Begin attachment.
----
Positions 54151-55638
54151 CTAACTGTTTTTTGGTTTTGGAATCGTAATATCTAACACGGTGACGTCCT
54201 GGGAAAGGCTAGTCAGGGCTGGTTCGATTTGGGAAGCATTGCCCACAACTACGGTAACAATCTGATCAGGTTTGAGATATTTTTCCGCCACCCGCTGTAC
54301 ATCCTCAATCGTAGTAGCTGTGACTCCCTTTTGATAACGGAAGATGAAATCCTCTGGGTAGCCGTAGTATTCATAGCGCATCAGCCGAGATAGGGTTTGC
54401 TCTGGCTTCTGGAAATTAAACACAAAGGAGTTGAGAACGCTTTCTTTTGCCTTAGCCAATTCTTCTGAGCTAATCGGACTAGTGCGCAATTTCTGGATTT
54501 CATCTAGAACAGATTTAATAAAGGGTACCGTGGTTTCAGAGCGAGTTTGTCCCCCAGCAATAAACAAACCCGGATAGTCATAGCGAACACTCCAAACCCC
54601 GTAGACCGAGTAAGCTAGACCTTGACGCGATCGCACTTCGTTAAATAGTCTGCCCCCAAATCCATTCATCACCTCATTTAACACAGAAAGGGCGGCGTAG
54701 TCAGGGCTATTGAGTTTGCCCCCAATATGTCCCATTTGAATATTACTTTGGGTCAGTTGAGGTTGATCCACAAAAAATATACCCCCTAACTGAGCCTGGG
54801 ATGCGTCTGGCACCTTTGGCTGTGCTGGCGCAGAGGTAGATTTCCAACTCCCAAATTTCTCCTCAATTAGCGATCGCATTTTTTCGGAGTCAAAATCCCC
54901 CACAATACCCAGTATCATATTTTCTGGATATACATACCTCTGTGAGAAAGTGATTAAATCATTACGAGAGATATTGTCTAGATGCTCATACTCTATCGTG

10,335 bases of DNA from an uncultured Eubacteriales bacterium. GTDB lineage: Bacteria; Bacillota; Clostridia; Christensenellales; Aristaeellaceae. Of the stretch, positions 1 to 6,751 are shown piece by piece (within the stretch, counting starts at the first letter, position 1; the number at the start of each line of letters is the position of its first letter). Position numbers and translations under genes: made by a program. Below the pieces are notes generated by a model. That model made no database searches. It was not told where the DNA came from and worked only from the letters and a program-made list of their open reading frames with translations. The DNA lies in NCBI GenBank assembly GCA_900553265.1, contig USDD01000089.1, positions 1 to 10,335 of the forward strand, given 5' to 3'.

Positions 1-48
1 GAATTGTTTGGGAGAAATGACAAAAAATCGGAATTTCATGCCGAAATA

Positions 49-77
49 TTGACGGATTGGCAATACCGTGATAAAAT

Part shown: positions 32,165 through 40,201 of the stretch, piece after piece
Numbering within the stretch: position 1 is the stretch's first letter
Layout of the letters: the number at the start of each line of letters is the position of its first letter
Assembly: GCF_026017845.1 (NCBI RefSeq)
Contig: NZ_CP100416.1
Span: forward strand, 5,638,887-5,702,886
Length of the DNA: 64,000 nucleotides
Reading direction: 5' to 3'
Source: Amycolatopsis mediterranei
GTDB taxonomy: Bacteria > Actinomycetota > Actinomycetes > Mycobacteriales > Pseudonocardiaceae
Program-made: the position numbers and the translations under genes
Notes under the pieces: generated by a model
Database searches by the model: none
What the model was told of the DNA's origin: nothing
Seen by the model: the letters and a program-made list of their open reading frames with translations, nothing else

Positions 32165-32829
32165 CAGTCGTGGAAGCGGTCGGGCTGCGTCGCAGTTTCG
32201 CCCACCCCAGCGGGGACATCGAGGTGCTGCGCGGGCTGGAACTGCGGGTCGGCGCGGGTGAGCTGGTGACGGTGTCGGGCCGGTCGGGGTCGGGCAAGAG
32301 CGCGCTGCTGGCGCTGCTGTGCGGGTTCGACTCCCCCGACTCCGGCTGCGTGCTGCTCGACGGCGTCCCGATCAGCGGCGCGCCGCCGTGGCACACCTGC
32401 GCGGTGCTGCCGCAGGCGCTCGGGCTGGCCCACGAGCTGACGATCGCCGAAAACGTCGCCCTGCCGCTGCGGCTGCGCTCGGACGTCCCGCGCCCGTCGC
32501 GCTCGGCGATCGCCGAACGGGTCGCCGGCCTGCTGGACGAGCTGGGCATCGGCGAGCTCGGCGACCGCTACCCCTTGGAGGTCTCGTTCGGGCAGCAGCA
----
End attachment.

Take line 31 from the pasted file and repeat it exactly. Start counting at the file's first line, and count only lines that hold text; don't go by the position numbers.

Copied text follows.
Positions 32165-32829